The Walls Were Yellow
The walls were yellow with scattered black rubber scuffs, one directly in front of me, a couple behind the office chair. There was an old cobweb up in the left hand corner of the doorframe, fluttering in the breeze of the whirring air conditioner. A DSM-5 book judged me from its place on an IKEA “some assembly required” bookshelf, and a pair of children smiled at me from a picture frame sitting on her desk. The air smelled stale and ancient, like it had been sitting here, unbreathed, for thousands of years. The tissue box next to me seemed to be the centerpiece of the room, glowing and red, delicately patterned, vibrant. A vase held nothing but air and I began to wonder from whom she was expecting flowers, but shook the thought because it made me feel even more alone. The room itself seemed to be shrinking. With every breath I took, it squeezed in more around me. My legs started bouncing rapidly, in unison with my heartbeat, and my stomach began to churn and sway. “Shut up!” I thought to myself, “Stop talking to me! I don’t need you!” to which he would reply, “Of course you do.” I clicked the volume button on the side of my phone over and over, trying to drown him out, trying to get lost, but eventually, I couldn’t play the music any louder and he just raised his voice to a screamed threat. “You are nothing without me! You won’t survive without me! There is no ‘without me’!” I held onto the arms of my chair, fingers clamped tightly, as if I would be swept away if I let go. My legs continued to bounce, my music continued to blare, the cobweb continued to flutter. I shut my eyes so tightly I could see patterns and reflections and memories from earlier in the day. The next thing I knew, I heard the bell ring and I realized I needed to go back to class. I unhitched my hands from their lifeline and began to sit up straight in my chair. He had gone away for now, and I could go on with my life. Relief washed over me, even though I knew he’d be back to paralyze me once again.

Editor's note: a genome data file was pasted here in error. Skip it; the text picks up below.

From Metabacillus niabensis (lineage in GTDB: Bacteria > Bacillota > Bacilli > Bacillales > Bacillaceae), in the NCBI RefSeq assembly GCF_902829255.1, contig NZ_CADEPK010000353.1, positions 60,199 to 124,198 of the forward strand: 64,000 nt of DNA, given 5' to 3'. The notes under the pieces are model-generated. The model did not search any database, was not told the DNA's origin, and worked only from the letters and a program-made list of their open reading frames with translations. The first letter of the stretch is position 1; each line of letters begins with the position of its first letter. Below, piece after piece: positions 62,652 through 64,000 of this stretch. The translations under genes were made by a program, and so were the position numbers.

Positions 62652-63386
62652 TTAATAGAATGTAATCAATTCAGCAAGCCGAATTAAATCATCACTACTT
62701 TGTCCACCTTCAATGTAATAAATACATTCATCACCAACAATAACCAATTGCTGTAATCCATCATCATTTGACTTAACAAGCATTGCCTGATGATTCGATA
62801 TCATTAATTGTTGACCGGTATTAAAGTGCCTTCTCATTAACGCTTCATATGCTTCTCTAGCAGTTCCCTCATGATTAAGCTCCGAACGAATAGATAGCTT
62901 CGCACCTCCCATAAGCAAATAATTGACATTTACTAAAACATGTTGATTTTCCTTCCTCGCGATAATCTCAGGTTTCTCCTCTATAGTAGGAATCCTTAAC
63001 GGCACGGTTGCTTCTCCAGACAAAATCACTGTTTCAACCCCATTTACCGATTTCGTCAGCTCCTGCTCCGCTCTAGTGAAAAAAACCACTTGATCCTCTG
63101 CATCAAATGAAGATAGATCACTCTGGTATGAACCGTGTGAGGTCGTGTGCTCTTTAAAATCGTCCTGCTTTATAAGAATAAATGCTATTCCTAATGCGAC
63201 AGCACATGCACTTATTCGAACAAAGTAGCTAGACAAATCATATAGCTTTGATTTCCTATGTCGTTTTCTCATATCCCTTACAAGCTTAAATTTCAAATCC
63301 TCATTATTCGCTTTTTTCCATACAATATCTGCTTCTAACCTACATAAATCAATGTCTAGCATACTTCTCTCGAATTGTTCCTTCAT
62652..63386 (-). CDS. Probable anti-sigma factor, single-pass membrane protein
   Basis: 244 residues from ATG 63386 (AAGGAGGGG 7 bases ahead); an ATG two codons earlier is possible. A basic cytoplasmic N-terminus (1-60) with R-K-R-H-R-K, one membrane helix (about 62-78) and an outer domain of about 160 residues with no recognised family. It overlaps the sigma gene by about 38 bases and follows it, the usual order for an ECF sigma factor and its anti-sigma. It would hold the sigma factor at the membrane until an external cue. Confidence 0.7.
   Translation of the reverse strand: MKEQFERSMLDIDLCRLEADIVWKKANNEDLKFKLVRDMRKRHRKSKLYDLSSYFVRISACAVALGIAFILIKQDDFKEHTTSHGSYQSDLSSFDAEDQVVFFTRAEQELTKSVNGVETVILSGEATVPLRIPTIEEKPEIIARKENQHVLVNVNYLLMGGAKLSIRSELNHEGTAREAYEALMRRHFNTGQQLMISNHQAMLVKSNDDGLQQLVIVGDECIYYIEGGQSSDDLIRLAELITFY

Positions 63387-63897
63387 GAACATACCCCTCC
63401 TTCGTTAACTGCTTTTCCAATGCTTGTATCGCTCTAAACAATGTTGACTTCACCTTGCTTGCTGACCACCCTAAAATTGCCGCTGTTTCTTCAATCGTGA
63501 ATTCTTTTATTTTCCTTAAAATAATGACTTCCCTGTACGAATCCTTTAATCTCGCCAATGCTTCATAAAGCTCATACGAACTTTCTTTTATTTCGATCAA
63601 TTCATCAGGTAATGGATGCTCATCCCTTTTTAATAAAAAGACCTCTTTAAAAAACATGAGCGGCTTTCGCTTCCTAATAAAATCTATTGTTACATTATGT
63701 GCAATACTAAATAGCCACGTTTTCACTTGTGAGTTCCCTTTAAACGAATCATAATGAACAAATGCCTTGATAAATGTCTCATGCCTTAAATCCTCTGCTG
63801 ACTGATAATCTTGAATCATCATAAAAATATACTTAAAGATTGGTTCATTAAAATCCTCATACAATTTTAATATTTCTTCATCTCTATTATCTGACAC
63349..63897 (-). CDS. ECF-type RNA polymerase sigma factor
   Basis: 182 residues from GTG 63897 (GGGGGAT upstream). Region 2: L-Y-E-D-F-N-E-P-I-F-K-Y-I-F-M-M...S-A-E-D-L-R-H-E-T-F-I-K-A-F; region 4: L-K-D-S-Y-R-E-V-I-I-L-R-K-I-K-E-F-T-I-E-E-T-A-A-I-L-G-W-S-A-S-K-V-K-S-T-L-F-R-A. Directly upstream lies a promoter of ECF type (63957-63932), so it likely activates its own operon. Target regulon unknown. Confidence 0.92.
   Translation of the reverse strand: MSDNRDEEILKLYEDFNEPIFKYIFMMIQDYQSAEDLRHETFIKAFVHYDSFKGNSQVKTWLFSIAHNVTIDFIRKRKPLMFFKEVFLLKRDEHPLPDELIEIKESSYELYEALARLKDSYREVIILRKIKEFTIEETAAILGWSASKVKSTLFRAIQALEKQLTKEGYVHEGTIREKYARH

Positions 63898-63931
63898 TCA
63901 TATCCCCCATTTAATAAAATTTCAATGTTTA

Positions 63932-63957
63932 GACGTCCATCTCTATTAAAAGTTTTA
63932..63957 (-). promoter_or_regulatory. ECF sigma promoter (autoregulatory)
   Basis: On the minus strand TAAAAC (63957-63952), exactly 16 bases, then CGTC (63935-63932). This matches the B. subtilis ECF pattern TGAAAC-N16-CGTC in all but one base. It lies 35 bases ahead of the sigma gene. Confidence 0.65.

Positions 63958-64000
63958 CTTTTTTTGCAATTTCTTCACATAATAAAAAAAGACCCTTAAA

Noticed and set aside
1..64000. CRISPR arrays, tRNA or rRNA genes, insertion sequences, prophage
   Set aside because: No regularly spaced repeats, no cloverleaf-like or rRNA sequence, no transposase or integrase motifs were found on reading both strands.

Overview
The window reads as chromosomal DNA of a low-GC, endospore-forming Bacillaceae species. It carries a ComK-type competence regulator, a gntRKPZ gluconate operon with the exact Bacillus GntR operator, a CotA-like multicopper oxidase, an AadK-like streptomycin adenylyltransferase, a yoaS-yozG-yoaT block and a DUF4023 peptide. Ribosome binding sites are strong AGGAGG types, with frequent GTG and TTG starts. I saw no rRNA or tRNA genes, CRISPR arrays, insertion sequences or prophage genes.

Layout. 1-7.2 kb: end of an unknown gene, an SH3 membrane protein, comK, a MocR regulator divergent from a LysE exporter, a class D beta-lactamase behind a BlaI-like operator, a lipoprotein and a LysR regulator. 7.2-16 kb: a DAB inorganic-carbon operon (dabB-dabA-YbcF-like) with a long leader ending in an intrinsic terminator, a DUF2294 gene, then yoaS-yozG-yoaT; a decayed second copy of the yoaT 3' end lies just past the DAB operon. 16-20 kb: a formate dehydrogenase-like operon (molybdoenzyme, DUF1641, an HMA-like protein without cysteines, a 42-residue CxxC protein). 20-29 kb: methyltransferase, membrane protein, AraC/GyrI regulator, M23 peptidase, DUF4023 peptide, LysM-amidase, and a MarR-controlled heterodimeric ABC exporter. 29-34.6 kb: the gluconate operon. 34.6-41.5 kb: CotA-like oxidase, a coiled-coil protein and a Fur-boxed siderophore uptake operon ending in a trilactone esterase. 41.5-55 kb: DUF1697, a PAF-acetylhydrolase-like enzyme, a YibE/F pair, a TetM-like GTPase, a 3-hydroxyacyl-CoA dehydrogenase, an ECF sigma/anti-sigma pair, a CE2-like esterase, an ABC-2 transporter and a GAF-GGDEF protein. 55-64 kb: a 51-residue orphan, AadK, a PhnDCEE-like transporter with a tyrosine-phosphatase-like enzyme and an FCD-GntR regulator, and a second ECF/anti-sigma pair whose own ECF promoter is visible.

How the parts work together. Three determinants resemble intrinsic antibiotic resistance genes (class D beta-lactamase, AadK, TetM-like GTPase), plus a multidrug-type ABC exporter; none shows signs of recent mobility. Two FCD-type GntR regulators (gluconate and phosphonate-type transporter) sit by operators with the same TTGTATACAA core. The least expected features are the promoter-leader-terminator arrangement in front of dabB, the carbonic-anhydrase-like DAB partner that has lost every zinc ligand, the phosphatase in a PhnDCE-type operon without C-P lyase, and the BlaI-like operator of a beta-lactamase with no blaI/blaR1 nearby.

It was in my school counselor’s office that I felt more alone than I had in my entire life. And yet, I continue to go back again and again because I’d rather feel alone and be able to feel every feeling in its extremities than to be surrounded by other kids, stifling the emotions I really feel. When I get scared, I go there. When I get sad, I go there. When I get mad, I go there. I’m there so often, I can describe to you the little knick in the right arm of the chair that my fingers have traced over millions of times. I have become friends with the random scuffs on the wall and the frigid yellow paint beams at me condescendingly. And yet, I go back. Feeling such strong emotions, an event that used to scare me, now brings me comfort. I feel safe when I embrace every part of me, every ugly part of me, and at school, this room is the only place I can do so.
So while a great deal of my experiences in this room have been the result of sadness, loneliness, or fear, I have never left not feeling a new sense of pride in myself for addressing and challenging the darkest parts of myself. In this room, I may feel alone and strange, but never shameful. The time I have spent here has included some of the most valuable learning experiences I have had at Prospect High School, and for that I am grateful.